By Marvin A Azrak
The Swiss Maestro portrayed excellence and eloquence from the beginning to the end of his 24-year venture on the tennis court, which will officially conclude next week. Roger Federer announced Thursday that he plans to retire from tennis following the upcoming Laver Cup tournament In London. The decorated icon paced the sport for decades and, through his sorcery, won a record 103 ATP titles, six end-of-year ATP finals, was the oldest and longest world NO1 and amassed a staggering 20 grand slam singles titles. In a statement across his social media channels, Federer cited injuries and challenges that kept him out of competition since July 2021. “Of all the gifts that tennis has given me over the years, the greatest, without a doubt, has been the people I’ve met along the way: my friends, my competitors, and most of all, the fans who give the sport its life. I want to share some news with you,” Roger said. I’ve worked hard to return to full competitive form. But I also know my body’s capacities and limits, and its message to me lately has been clear. I am 41 years old, and I have played more than 1,500 matches over 24 years. Tennis has treated me more generously than I ever would have dreamt, and now I must recognize when it’s time to end my competitive career.
“The Laver Cup, next week in London, will be my final ATP event. I will play more tennis in the future, of course, but just not in Grand Slams or on tour.” Federer won his first grand slam in 2003 at Wimbledon, the first of five straight, which he also did at the US Open from 2004-2008. “This is a bittersweet decision because I will miss everything the tour has given me. But at the same time, there is so much to celebrate,” Federer said. “I consider myself one of the most fortunate people on Earth. I was given a special talent to play tennis, and I did it at a level I never imagined, for much longer than I ever thought possible.” The last 24 years on tour have been an incredible adventure. While it sometimes felt like it went by in 24 hours, it has also been so deep and magical that it seems as if I’ve already lived a lifetime. I have had the immense fortune to play in front of you in over 40 countries. I have laughed and cried, felt joy and pain, and most of all, I have felt incredibly alive.”
Perhaps the most joyous of victories was in 2009, on the red clay in Paris. Roger entered that fortnight with 13 grand slam titles, just one behind the all-time leader in Pete Sampras, yet hadn’t emerged victorious in Roland Garros, where Rafael Nadal had proven to be his kryptonite, thwarting him in several finals. But on May 30th, Robin Soderling produced a monumental fourth-round upset, unseating the five-time reigning champion, 6-2, 6-7, 6-4, 7-6, en route to a finals appearance. Awaiting him was Federer, who, if not for a stroke of luck, wouldn’t have been there. Roger looked cooked down two sets and serving at 3-4, 30-40 against Tommy Hass.
I wish this day would have never come. It’s a sad day for me personally and for sports around the world.
It’s been a pleasure, an honor, and a privilege to share these years with you.” “We will have many more moments to share in the future; we know there are still lots of things to do together.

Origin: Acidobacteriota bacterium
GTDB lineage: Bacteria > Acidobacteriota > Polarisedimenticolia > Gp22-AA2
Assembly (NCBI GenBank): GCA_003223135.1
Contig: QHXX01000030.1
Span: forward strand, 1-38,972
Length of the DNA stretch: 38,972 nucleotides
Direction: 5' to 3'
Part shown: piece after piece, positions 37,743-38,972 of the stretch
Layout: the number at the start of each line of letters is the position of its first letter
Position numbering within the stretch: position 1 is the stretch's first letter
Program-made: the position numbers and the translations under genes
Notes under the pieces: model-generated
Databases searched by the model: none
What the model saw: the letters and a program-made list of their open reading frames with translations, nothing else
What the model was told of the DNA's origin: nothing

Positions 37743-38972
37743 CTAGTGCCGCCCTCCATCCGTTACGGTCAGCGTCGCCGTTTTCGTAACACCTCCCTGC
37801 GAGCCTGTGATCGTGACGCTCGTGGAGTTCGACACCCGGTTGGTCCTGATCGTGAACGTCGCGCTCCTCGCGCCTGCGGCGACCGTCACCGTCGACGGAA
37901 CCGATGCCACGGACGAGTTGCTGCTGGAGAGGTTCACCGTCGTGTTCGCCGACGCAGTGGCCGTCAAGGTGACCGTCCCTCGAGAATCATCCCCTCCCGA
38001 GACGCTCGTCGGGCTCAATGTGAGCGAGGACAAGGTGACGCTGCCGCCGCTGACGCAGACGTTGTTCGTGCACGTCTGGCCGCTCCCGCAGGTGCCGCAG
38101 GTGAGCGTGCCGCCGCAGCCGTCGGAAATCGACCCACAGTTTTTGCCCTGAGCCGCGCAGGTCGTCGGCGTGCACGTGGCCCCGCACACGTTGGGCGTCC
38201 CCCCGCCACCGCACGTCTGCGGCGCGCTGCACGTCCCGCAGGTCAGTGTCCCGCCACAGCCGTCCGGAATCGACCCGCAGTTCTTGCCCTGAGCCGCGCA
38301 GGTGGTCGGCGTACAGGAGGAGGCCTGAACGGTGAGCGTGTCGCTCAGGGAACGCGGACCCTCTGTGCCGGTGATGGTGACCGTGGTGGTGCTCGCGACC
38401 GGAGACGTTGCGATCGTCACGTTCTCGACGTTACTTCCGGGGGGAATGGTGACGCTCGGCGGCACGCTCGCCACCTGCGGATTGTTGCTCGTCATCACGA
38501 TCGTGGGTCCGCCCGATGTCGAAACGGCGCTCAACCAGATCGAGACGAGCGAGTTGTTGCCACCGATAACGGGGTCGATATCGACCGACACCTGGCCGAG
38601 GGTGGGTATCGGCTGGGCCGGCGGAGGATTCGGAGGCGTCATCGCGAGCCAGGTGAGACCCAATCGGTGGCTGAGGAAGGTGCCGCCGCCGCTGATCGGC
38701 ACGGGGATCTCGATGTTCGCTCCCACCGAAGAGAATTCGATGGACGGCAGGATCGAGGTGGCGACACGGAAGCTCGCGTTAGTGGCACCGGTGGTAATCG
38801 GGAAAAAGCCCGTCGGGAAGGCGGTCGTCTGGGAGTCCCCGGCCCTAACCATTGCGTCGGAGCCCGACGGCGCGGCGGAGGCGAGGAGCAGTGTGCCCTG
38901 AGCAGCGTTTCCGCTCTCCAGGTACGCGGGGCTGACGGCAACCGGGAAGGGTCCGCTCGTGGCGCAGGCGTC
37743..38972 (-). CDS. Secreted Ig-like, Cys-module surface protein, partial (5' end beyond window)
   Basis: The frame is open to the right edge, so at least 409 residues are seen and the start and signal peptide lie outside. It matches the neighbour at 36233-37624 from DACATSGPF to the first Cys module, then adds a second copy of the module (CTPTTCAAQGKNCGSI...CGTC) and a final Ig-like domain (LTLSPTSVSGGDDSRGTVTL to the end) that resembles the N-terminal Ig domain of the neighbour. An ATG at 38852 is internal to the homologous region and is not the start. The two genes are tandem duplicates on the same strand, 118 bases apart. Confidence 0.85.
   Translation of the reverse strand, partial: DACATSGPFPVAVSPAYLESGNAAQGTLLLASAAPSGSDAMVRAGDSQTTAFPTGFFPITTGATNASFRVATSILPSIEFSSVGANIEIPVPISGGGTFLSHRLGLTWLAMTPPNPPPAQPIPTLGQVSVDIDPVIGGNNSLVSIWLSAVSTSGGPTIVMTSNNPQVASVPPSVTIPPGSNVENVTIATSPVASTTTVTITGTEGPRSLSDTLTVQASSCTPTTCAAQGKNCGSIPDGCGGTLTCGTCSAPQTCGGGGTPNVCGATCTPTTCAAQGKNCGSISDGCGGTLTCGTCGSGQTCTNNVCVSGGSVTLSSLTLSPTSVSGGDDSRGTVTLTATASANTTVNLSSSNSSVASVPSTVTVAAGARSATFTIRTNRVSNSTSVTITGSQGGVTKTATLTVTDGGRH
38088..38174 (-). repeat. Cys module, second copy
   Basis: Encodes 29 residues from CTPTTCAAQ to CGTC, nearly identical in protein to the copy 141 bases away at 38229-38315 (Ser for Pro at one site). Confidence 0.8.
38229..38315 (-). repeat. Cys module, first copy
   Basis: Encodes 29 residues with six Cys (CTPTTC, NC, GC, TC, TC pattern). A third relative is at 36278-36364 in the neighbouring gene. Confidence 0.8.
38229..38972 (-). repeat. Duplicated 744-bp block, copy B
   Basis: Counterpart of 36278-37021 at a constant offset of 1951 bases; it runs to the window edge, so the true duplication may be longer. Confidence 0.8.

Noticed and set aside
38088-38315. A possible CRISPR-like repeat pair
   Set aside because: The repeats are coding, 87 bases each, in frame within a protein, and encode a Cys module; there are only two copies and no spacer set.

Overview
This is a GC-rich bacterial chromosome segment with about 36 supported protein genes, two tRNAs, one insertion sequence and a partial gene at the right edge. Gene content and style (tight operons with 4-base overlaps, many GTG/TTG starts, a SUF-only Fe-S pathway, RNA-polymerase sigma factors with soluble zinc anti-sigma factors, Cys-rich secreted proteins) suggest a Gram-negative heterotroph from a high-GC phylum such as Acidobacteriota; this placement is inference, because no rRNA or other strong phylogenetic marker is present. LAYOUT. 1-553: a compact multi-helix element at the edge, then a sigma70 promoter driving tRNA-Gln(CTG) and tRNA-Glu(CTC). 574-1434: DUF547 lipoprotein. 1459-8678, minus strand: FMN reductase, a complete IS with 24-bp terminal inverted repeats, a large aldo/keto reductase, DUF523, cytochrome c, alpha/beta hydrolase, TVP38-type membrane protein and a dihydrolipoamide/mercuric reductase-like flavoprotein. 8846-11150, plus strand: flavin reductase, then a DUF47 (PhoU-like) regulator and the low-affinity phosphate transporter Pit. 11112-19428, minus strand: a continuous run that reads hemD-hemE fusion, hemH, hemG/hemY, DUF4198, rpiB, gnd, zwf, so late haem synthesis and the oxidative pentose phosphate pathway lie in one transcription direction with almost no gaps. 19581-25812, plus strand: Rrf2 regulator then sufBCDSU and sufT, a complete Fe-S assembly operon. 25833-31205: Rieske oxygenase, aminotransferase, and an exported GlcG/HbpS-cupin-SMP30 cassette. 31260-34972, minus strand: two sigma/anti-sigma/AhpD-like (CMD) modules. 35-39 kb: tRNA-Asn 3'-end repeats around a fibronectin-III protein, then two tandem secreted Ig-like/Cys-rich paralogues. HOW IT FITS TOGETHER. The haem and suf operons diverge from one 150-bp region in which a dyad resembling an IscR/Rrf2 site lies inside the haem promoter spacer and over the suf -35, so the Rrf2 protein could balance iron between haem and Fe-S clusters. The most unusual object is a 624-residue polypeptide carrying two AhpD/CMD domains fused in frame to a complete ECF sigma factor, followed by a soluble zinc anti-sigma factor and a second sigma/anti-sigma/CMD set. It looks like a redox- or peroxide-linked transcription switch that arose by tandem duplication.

I wish you all the happiness with your wife, Mirka, your kids, and your family, and enjoy what’s ahead of you. I’ll see you in London.”
Novak, meanwhile, had this to say:”
Roger, it’s hard to see this day and put together all we’ve shared in this sport. Over a decade of incredible moments and battles to think back on. Your career has set the tone for what it means to achieve excellence and lead with integrity and poise.
“It’s an honor to know you on and off the court and for many more years. I know this new chapter will hold amazing things for you, Mirka, the kids, all your loved ones, and Roger fans still have much to look forward to.” “From our family to yours, we wish you much joy, health, and prosperity in the future. Looking forward to celebrating your achievements and seeing you in London.”
Federer’s retirement comes on the heels of Serena Williams’s last act at the US Open two weeks ago, as the two legends who ruled the last two decades depart tennis the same year they entered. “I wanted to find the perfect way to say this, as you so eloquently put this game to rest – perfectly done, just like your career.
“I have always looked up to you and admired you. Our paths were always so similar, so much the same. You inspired millions and millions of people – including me – and we will never forget.
“I applaud you and look forward to all you do in the future. Welcome to the retirement club. And thank you for being you.”
Roger showed endurance where others faltered. At age 36, he returned to the court after a six-month absence to claim the 2017 Australian Open title, toppling Nadal in five enthralling sets, with the quality of tennis elevated with every passing shot and forehand winner. The victory was the catalyst to a resurgent season which saw him recapture the #1 ranking and win Wimbledon title #8 becoming the first to 20 grand slams in 2018, also consisting of 6 Australian Opens, the lone French Open, and five US Open championships.
It’s unclear what Federer will do next though he has received offers from current players to become a coach. If he were to pursue that role, he would look skyward at new world #1 Carlos Alcaraz, a 19-year-old newly minted US Open champion; who took to Twitter expressing his disappointment in never facing his idol on tour. “Roger has been one of my idols and a source of inspiration! Thank you for everything you have done for our sport! I still want to play with you! I wish you all the luck in the world for what comes next! “
But if his parting words from his announcement, we’ll still be seeing him around, “Tennis, I love you, and I will never leave you.”